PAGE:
Jamie Beckett is a CFI and A&P mechanic who stepped into the political arena in an effort to promote and protect GA at his local airport.
It was my great pleasure to meet one of the gubernatorial candidates running in Florida, a few weeks ago. His name is Rick Scott. He’s been in the news a fair amount down my way. Perhaps you are familiar with him?
I thought I was reasonably familiar with him, too. But it was still a real kick to have the opportunity to attend a get-together where I would have the chance to actually meet and speak with him for a moment while he campaigned through the central part of the state. So I went to meet a potential governor of Florida, with an open mind, a cheery smile, and a sense of real optimism. For all it’s weaknesses and flaws, I am an enormous fan of the American system of government. We routinely see peaceful transitions of power from one party to another. In fact the social change that has occurred in my half-century on the planet has been nothing short of mind-boggling. And while there have been some severe bumps on the road of civic transition, we as a nation have managed to keep the limousine of state between the lines, on the road, and headed in a reasonable facsimile of the right direction for a good long time.
We can quibble on the finer points, I’m sure. But overall, we’re head and shoulders above the alternatives. The first amendment alone keeps me in Cheerios and coffee. I’m sure you have your favorites among the Bill of Rights, as well.
But back to the gubernatorial race.
The candidate, Rick Scott, arrived at a local hotel lobby for a campaign event, accompanied by no more than a handful of staff, and his ever-present wife, Ann. For a man who is often criticized for his considerable wealth, he apparently travels like the rest of us – on a budget and with no more than the few companions necessary to conduct the business at hand.
He moved, unannounced, to a moderately sized conference room where he was to speak to an assembly of supporters. That is where I had the opportunity to meet and speak to the man.
To my surprise, the candidate was affable, genuinely engaging, and a thoroughly enjoyable conversationalist. As he stepped in front of me to shake hands, I anticipated a brief, “Thanks for coming,” and off he would go. But that wasn’t the case at all. He hovered casually for several minutes. We chatted about the campaign, the differences between the private sector and the public process, a bit about our experiences with our home state, and then it happened. He asked me the simple question adults so often ask in conversation with newly met acquaintances. “What do you do?”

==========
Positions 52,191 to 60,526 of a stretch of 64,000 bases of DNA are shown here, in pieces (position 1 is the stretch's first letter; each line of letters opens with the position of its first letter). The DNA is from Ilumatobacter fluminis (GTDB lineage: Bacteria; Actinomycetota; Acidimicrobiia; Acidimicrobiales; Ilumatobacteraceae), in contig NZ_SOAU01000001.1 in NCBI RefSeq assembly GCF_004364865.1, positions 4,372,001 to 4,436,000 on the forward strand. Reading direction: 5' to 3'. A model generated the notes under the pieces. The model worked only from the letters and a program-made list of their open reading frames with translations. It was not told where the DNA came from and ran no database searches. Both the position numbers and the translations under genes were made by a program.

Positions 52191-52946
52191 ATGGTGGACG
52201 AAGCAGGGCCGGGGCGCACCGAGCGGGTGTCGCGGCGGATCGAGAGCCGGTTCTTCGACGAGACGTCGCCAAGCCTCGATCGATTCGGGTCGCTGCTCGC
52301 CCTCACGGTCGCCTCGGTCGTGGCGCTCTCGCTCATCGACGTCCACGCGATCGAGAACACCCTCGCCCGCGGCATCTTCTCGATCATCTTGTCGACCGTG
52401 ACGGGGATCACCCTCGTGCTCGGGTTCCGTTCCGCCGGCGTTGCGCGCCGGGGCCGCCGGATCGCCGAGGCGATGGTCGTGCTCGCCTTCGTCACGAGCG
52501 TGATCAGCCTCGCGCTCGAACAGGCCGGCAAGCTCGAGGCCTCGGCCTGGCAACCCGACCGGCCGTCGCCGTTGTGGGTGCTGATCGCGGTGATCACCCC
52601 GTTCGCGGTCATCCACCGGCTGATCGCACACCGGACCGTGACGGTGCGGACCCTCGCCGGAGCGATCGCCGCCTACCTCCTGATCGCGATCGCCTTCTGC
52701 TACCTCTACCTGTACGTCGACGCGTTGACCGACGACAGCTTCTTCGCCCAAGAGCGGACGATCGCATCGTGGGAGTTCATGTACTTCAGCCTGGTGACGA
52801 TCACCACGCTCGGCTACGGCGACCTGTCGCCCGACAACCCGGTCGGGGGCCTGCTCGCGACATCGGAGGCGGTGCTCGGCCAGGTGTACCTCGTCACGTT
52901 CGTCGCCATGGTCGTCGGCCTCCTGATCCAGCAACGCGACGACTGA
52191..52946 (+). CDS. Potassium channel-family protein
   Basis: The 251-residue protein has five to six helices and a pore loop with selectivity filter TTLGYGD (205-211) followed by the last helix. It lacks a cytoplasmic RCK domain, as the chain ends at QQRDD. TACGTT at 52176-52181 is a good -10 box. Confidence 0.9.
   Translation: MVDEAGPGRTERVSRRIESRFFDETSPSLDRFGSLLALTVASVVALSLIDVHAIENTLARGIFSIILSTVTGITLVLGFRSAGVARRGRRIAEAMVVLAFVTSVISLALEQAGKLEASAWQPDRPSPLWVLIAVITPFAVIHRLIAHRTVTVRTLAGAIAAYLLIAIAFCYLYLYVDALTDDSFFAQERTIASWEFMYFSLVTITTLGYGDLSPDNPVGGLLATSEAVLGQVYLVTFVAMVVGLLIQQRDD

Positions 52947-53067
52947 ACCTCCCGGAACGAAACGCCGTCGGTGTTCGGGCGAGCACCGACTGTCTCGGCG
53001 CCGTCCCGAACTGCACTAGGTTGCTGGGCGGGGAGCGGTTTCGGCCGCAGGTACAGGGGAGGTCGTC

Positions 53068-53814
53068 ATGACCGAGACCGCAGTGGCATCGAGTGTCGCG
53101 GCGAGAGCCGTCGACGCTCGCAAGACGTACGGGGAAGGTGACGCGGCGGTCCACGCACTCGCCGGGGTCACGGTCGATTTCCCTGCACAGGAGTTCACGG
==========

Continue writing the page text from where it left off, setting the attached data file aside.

Since I was brought up right by a southern family that has expectations of forthrightness, I told him that I was an airplane guy. His reaction to that simple answer surprised me.
Rick Scott, Republican nominee for the Florida governor’s seat, confided with some pride that he is a pilot, too. Like so many general aviation pilots, he is not active. And quite frankly, I would be somewhat surprised if many candidates have the time or the inclination to fly themselves around the state as they wear themselves down to the bone campaigning for public office. I’m not even sure that would be wise, considering the human factors involved. But I was intrigued just the same.
It turns out Rick’s wife, Ann, also took flight lessons at one time, but never took her practical test, and so she remains in student-pilot limbo. Not quite a full-fledged pilot, but not a total novice, either.
Now this may seem incidental, but it is important to me, even though I am not the least bit close to being a one-issue voter.
You see, Florida suffered for several years with the stigma of astoundingly poor legislation passed in an attempt to raise revenue, at the expense of the aviation market specifically. Only this year did our legislature modify a tax that charged up to 6 percent of the purchase price of aircraft on owners who had the audacity to actually fly to Florida and land here.
That’s bad business, folks. Especially for a state that hosts the second largest aviation event in North America on an annual basis (hint: Sun ‘n Fun), and is home to a collection of flight schools that provide trained flight crew members to airlines, and various aviation related businesses all over the world.
Now I would never vote for a candidate just because he (or she) is a pilot. But it hasn’t escaped my attention that Scott’s running mate, Jennifer Carroll, has a solid aviation background, too. In her case, she was on the aircraft mechanic end of the equation, turning wrenches and pushing papers, for the United States Navy.
I’m not sure any state has ever had a pilot and an aircraft mechanic in the capital at the same time. And I am not at all sure that this particular pairing have any special plans for pro-aviation legislation. They have certainly made no great effort to make that case – which is fine with me. We are a minority, we aviators. But we may for the first time have friends with deep roots of aviation interest in a place where they can really make a difference by treating aviation as the viable business entity it is. After Detroit car execs were lambasted for flying on corporate jets, by congressmen who fly at taxpayer expense, wouldn’t it be refreshing to have a governor and a lieutenant governor who have been at the controls of an airplane, or been up to their elbows in hydraulic fluid, and know the business from the inside out?
November 2nd should be a profoundly interesting day in Florida. But perhaps not nearly as interesting as the conversations that may be bouncing off hangar walls on November 3rd.
We will see what we will see, my fellow aviators/voters/activists!
You can reach Jamie at Jamie@GeneralAviationNews.com.